Women of the White Buffalo

Showings

O Cinema South Beach Sun, Nov 14 12:00 PM

Description

The Lakota women living on the Pine Ridge Indian Reservation in South Dakota are rising up against the forces that continue to suppress them. By preserving and protecting their ancestral values and wisdom, they provide a source of hope to their people. With exclusive access to the lives of 8 women, insight is gained into the experience of modern Indigenous American women living on a reservation.

 

THE SCHEDULE:

• 11:00am – Doors Open
• 11:30am – Brunch by Green Gables Cafe

• 12:00pm – Film Starts
• 1:30pm – Post-Film Discussion

 

THE MENU:

  • Deconstructed Turkey Burrito Bowl – Turkey picadillo, black beans, basmati brown rice, avocado and scallions with jalapeño aioli. Everything in one bowl!
  • Terra Blues Chips – a naturally blue potato with a slightly nutty flavor
  • Delicious and decadent Coconut and Ginger Haystacks

 

THE FILM:

An ancient, Native, matriarchal society has been upended by centuries of genocide and colonialism. This has resulted in culturally sabotaged and isolated communities that are in a constant struggle to save what remains of their sacred identity. The Lakota women living on the Pine Ridge Indian Reservation in South Dakota, are rising up against the forces that continue to suppress them. By preserving and protecting their ancestral values and wisdom, they provide a source of hope to their people.

With exclusive access to the lives of 8 women, ranging in age from 10 to 98, we explore powerful testimonials of loss and survival as we gain insight into the experience of a modern Indigenous American living on a reservation. Gripping historical accounts and startling timely statistics guide viewers down the path that has led to these present day conditions.

The indelible voices of these determined women inspire us with their strength, gifting us with ancient insights that speak to our current global, environmental and cultural crises. These are the powerfully rich stories of the brave women and children living in the poorest county in the United States.

 

SPECIAL POST-FILM GUEST:

DEBORAH ANDERSON – Director / Producer / Writer

Deborah Anderson’s photographic work has graced the covers of pop music albums and magazines, as well as the walls of an expansive clientele of private homes and landmark hotels worldwide. Her photographic work has hung in galleries both in Europe and the US. The world-class Leica Galleries are currently hosting shows globally for this project.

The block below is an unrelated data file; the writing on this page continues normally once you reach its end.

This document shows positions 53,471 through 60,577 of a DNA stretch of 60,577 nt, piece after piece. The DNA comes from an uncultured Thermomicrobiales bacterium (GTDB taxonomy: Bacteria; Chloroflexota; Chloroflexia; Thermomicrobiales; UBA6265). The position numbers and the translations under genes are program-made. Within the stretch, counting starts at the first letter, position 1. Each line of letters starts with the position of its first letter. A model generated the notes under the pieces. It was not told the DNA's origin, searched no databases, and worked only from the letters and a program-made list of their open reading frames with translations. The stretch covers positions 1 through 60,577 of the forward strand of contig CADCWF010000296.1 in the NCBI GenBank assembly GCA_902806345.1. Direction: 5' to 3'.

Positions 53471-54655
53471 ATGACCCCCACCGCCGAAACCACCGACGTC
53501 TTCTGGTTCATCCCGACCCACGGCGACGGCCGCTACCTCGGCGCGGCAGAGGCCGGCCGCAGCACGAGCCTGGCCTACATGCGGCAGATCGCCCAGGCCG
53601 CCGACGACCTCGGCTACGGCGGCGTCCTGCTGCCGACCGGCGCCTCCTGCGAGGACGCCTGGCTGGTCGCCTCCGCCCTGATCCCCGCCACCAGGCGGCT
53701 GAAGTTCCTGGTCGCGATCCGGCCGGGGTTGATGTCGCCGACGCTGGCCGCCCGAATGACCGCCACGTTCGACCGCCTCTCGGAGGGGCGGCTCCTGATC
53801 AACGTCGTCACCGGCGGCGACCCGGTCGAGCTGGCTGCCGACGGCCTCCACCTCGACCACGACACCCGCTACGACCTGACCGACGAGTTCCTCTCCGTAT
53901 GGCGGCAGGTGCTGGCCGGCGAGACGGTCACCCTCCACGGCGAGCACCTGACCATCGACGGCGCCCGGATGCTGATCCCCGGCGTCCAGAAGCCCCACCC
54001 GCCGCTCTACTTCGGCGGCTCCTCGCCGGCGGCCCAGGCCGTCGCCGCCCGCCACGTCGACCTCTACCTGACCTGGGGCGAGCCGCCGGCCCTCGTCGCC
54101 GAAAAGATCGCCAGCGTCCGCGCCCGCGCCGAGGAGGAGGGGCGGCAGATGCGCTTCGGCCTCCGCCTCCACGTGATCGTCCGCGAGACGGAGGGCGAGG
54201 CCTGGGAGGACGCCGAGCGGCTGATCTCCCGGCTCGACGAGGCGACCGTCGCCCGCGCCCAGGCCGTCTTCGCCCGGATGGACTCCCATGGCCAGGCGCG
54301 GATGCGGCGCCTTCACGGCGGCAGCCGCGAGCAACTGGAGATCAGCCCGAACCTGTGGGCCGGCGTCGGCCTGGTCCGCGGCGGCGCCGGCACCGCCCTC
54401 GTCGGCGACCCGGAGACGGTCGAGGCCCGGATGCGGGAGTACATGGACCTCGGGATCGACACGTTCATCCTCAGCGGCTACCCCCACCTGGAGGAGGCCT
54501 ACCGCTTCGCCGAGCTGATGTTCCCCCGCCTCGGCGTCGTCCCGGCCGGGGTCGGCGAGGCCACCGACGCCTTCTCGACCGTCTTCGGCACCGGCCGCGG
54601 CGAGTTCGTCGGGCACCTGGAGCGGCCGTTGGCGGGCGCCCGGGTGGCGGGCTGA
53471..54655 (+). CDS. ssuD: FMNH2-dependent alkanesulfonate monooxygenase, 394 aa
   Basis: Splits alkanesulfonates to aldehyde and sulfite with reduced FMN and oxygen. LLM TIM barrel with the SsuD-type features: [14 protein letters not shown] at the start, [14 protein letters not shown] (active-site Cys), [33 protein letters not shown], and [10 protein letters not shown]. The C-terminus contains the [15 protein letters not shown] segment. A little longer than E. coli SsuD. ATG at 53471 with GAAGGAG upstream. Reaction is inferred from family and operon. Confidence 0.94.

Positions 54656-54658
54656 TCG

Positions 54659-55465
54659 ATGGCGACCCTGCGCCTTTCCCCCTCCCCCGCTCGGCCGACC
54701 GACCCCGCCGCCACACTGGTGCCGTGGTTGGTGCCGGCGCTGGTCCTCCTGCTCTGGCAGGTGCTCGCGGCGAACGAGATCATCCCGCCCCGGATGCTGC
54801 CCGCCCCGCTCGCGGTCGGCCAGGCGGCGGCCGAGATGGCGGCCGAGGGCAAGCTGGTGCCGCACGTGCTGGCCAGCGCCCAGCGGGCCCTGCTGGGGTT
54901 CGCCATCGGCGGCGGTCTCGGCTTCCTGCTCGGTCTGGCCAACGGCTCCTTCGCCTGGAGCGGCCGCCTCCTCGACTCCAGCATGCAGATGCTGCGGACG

Deborah’s first feature documentary film project AROUSED included a fine art photographic book featuring 16 world-renowned adult female film stars. The film was theatrically released reaching #3 on iTunes’ documentary most viewed list and is currently featured on Showtime and Amazon. She has created short films and music videos for various celebrated artists including “MY REVOLUTION” with award-winning writer and activist Eve Ensler and actress Rosario Dawson for the One Billion Rising organization.

Director Statement

The intention of this film is to shine a light on our Native sisters and to include their voices in this current wave of global Women’s resistance. To inspire the next generation of Native Americans to remember who they are and utilize their own ancient wisdom in the much needed healing of their communities. To gift non Native people an opportunity to learn from this beautiful and powerful culture and confront the forces that perpetuate inequality and historical racism which keep us separated from one another.

As they say in Lakota, Mitákuye Oyás’i?, “We are all related

 

 

 

SUNROSE IRON SHELL

Sunrose Iron Shell, 32, is an artist, activist, poet, and teacher who fights everyday to help her students on the Rosebud Indian Reservation remember the Lakota ways in a world that wants them to forget.

“My students have been told they don’t exist, they are brainwashed into believing that they don’t need to connect to their Lakota ways, their ceremony or language. When I first came to teach at St. Francis Indian school, I was shocked to learn that most of my students don’t even have their Indian names. Only a handful had gone to sweat. To the outside world they are seen as Unicorns, a rare breed, yet they have no idea. So I feel it’s my responsibility to impact them for the next 7 generations to come through my art, through my passion to stay connected to our culture, so I can inspire these kids and bring them happiness and joy in remembering who they are.”

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